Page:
The Oxford Dictionary defines metafiction as… fiction in which the author self-consciously alludes to the artificiality or literariness of a work by parodying or departing from novelistic conventions and traditional narrative techniques.
Metafiction is a postmodernist device in which the author transgresses conventional approaches to storytelling. This manifests itself as the fourth wall (when the narrator addresses the reader directly), which can in turn lend itself to incongruous humour. This is a surrealist technique of subverting the reader's expectations of the narrative structure.
The Monster at the End of this Book by Jon Stone and Michael J. Smollin.
Okay, this book is not exactly new. It’s a classic - a pioneer of metafictive humour. It’s hard to find a more perfect example of the use of the refrain ‘DO NOT’, to tie its young readers up in knots and stitches. Loveable Furry Old Grover from Sesame Street, takes the part of the narrator. In fourth wall-style, he lets the reader in on his fear of monsters and implores them NOT to turn the page. Of course, this is a red rag to a bull, for every child reading along, and storytime becomes a flurry of interactive laughter and humour. The reader attempts to stick to convention and read the book in a linear way, but the child repeatedly transgresses this convention. They grab the pages, turning them with gusto, in defiance of Grover’s warnings. The twist at the end provides the final incongruity – Grover is the feared monster at the end of the book!
You know you are onto a winner when other books mirror your style and for a more contemporary spin on Stone’s 'DO NOT' technique, you may wish to check out Australian comedian Andy Lee’s commercial hits Do Not Open This Book (2016) and sequel Do Not Open This Book Again (2017). The forbidden fruit premise drives the kids nuts and reels them in seemingly effortlessly, or is that Lee's metafictive skill at play?
Do Not Lick This Book (It's Full of Germs) by Idan Ben-Barak and Julian Frost.
Not sure if US and UK readers will have heard of this one, so it’s my opportunity to put it on your radar. It’s an excellent example of a humorous narrative non-fiction. The Children’s Book Council of Australia has just short-listed Do Not Lick This Book in its Book of the Year Awards. Full marks to the creators for originality, and acute awareness of the incongruous power of DO NOT. Being at the gross age he is, my son simply could not hold himself back from licking this book on numerous pages, despite the narrator warning him not to. I think the author and illustrator team would consider this their jobs done. Ben-Barak, Frost and Linnea Rundgren are introducing the scientific concept of microbes and germs in an accessible way for young readers. The narrator actively encourages kids to touch the book, pick up the protagonist Min the Microbe and take her on a journey over their bodies, where she will pick up a whole gang of microbes. This seemingly incongruous idea of avoiding germs (do not lick) and openly embracing the microbes we encounter at every turn, is a transgressive yet effective way of teaching kids what germs are and how easy it is to pick them up.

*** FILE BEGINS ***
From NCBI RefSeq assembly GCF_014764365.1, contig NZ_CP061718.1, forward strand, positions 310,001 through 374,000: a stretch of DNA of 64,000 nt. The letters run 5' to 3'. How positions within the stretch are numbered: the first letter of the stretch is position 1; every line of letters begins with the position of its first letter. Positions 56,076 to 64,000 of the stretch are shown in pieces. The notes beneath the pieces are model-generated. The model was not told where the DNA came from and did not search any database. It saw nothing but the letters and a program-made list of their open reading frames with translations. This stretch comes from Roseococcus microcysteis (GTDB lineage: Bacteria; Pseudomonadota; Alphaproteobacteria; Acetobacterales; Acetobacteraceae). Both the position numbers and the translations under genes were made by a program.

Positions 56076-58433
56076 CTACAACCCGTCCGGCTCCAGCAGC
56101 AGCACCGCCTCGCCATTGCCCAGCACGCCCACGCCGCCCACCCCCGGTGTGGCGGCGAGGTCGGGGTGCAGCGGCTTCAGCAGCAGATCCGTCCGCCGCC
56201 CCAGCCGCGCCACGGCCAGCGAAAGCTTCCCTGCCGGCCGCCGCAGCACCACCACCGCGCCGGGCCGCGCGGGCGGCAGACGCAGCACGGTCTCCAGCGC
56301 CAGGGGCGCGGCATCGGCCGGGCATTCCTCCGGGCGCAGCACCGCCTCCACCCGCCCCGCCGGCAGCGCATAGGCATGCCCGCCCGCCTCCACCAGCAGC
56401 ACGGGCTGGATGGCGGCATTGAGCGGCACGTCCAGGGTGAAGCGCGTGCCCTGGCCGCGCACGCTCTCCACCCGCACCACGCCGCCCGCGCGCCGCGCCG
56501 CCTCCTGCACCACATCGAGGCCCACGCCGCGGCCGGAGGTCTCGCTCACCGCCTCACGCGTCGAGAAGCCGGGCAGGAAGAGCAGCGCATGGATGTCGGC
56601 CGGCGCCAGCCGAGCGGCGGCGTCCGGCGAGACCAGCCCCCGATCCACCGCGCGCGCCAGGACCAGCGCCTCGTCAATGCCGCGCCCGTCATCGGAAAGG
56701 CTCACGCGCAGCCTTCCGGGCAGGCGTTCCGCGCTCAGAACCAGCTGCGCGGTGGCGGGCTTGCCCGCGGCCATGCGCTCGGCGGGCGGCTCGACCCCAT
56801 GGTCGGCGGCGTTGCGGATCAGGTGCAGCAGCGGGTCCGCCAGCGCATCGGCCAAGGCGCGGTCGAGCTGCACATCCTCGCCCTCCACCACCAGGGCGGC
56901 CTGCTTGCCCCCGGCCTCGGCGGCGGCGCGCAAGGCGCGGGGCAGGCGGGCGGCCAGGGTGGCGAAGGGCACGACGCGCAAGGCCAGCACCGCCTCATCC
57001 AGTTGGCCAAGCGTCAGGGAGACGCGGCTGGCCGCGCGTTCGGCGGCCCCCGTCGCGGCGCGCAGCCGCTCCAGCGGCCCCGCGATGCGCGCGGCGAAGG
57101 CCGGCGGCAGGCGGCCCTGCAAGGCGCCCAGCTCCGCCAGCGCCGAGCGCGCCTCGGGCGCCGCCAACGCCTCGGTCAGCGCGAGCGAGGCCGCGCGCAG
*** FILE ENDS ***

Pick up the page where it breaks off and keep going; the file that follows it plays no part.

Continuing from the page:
The Book With No Pictures by B.J. Novak.
And finally, I can’t leave off blogging without a superb example of the Power of No as a humour device, in one of the funniest read-aloud books you’ll encounter. In this 2014 non-illustrated picture book (an incongruity in itself), the author breaks the fourth wall with point of view moving between the author/narrator and the reader. The reader is masterfully drawn into the narrator’s subversive world, explaining how a book with no pictures works. It relies on the reader being forced to say incredibly silly things in incredibly silly voices. The child listening to the story, initially mistrustful of a picture book that breaks convention, is quickly sucked in by the word play and creative use of type-setting. This is surely the best literal example I’ve found of not judging a book by its cover. I recommend you seek it out, if you've not yet read it.
There are seemingly a million examples of metafiction I could have discussed in this piece, but hopefully these books have inspired you to take a closer look at this genre. It may very well be a publishing trend that exhausts itself, but it has certainly done its job of engaging young readers. Any book that does that is a winner, transgressive or not.
Brydie Wright Bio
Graduate, Craft & Business of Children’s Picture Book Writing Course
Chief Editor, Sydney Mums Group and Reviewer, WeekendNotes
Author of Daddy and the World's Longest Poo, IAN Awards 2017 Finalist, & Magic Beans from the Creative Kids Tales Story Collection
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